Legislators question cost of Common Core implementation
NATCHEZ — A group of state senators are questioning new educational standards in Mississippi saying the standards are costly to implement.
Local education officials agree implementation will be costly, but also say those conversations might be too late with the first day of school only weeks away.
Mississippi adopted the Common Core State Standards, which are a set of nationally adopted standards, in 2010 with the goal of having them fully implemented in kindergarten through 12th grade in English language arts and math by the 2013-2014 school year.
The new standards are expected to be more rigorous and provide a consistent, clear understanding of what students are expected to learn.
The Mississippi Senate Conservative Coalition released a statement last week saying legislators planned to take a closer look at the curriculum citing more overreach from the federal government, higher than expected costs, potentially lower overall standards and possible race-based standards.
Sen. Melanie Sojourner (R-Natchez) is one of 11 members of the coalition and said there are several portions of the standards that are alarming.
“I just think it’s a really good time to say, ‘Let’s make sure we know what we’re doing before we stick ourselves with something that might not be the best solution,’” Sojourner said. “A lot of things looked good on the cover, but when everyone rolled up their sleeves and started looking into everything we said, ‘Wait a minute.’”
Lawmakers opposed to Common Core have been marshaling their arguments in recent weeks, apparently girding for a legislative challenge next year.
Oklahoma and Georgia have pulled out of implementing Common Core and the Indiana legislature put implementation on hold asking for a cost-benefit analysis.
Natchez-Adams School District Superintendent Frederick Hill said he’s not surprised by the coalition’s comments.
“You have a lot of states announcing they’re taking a stance against Common Core, so it doesn’t surprise me,” Hill said. “For now, we have to move forward with full implementation of Common Core.”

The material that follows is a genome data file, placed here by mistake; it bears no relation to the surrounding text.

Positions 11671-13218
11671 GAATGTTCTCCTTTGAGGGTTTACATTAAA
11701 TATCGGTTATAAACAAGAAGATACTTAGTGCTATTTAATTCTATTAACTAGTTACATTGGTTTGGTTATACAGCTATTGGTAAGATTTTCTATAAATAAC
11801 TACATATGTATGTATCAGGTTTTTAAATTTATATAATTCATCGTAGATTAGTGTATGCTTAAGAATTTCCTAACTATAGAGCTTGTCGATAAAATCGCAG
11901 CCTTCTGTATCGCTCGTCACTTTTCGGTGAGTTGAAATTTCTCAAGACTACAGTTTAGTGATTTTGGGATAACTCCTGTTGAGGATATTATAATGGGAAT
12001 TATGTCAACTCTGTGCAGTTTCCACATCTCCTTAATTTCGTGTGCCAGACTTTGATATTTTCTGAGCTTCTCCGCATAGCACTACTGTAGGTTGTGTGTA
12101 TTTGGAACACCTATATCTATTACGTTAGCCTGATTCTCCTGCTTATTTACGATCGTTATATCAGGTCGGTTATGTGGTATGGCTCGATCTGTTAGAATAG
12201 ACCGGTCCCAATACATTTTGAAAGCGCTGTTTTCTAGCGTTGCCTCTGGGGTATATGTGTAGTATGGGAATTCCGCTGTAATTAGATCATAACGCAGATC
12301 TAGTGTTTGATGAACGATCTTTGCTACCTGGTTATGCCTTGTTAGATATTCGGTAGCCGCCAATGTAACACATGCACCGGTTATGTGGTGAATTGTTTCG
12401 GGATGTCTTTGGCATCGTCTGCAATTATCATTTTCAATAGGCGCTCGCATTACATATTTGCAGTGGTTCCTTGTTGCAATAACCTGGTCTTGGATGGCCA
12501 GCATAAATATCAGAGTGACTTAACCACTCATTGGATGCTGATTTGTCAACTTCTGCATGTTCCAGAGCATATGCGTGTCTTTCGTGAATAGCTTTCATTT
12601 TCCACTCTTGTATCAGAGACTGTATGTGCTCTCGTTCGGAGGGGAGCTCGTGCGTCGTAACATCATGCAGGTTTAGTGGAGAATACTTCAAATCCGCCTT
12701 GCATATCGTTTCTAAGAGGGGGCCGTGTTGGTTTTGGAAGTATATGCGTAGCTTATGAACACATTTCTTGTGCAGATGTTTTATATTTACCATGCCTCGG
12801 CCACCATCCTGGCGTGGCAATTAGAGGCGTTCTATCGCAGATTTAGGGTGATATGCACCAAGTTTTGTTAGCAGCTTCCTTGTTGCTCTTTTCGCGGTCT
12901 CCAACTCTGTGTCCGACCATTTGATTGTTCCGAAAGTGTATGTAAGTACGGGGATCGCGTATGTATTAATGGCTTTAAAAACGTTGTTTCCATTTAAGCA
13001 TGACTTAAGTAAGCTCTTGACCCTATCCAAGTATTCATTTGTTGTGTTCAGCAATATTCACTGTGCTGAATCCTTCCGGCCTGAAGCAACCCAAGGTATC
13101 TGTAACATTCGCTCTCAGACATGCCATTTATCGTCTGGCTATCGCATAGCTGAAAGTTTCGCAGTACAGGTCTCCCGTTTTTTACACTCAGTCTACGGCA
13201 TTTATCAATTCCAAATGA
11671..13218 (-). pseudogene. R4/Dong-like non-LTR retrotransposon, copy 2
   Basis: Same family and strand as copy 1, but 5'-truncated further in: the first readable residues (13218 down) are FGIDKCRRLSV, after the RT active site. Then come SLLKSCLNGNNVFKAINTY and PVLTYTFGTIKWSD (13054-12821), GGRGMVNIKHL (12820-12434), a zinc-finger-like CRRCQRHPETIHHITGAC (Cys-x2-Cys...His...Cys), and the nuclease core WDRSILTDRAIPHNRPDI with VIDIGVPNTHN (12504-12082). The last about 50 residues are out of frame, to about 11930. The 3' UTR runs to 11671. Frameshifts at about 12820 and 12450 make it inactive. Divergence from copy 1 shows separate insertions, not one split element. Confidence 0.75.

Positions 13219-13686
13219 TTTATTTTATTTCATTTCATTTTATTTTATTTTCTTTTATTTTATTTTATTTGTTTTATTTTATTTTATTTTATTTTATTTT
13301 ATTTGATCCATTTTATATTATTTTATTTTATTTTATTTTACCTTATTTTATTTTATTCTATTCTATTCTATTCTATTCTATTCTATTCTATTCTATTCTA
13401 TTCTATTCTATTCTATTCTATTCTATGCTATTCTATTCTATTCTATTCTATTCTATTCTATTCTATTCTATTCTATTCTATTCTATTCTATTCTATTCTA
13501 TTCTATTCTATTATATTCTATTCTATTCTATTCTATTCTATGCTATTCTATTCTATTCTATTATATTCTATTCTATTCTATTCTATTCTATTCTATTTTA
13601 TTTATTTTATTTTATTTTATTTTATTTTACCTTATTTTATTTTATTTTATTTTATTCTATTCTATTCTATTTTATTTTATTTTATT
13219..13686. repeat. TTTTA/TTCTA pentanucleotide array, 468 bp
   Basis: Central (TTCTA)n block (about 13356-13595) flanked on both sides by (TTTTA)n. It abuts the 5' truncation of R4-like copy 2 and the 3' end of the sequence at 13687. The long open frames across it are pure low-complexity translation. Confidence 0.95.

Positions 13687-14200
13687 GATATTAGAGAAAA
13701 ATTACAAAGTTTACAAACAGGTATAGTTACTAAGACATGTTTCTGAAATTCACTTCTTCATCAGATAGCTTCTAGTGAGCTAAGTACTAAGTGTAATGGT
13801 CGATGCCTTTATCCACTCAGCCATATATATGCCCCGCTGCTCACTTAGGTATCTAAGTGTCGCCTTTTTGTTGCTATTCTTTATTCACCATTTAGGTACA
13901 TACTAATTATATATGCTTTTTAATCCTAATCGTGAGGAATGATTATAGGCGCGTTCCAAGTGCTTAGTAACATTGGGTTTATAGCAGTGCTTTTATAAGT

Hill said the cost issues are something with which he agrees.
“Here in the district alone, you’re talking about thousands of dollars that we have to have spend in technology costs to prepare for this year and next year,” Hill said. “It’s truly a concern.”
While all students will be learning Common Core material this upcoming school year, students won’t be tested on that material until 2014-2015 school year.
Those tests will be taken electronically, forcing school districts across the state to upgrade their technology, Hill said.
“We have to bear that cost alone because we have to have the computer and technological capacity ready for the assessments,” Hill said. “We’re already budgeting for that.”
The district originally planed on spending $91,000 this upcoming school year to prepare for Common Core, but split that cost over two years during cost cutting this year.
Sojourner said she and other members of the coalition would continue discussing Common Core issues with education officials in hopes of figuring out a reasonable solution.
“We don’t have all the answers, but why take on all of these additional, tremendous costs and changes when you can continue to do what you’re doing now until we get it all figured out?” Sojourner said. “We’re going to meet with a couple of different groups in the state about some other options or some ways to move forward.We all realize education is certainly a tremendous priority.”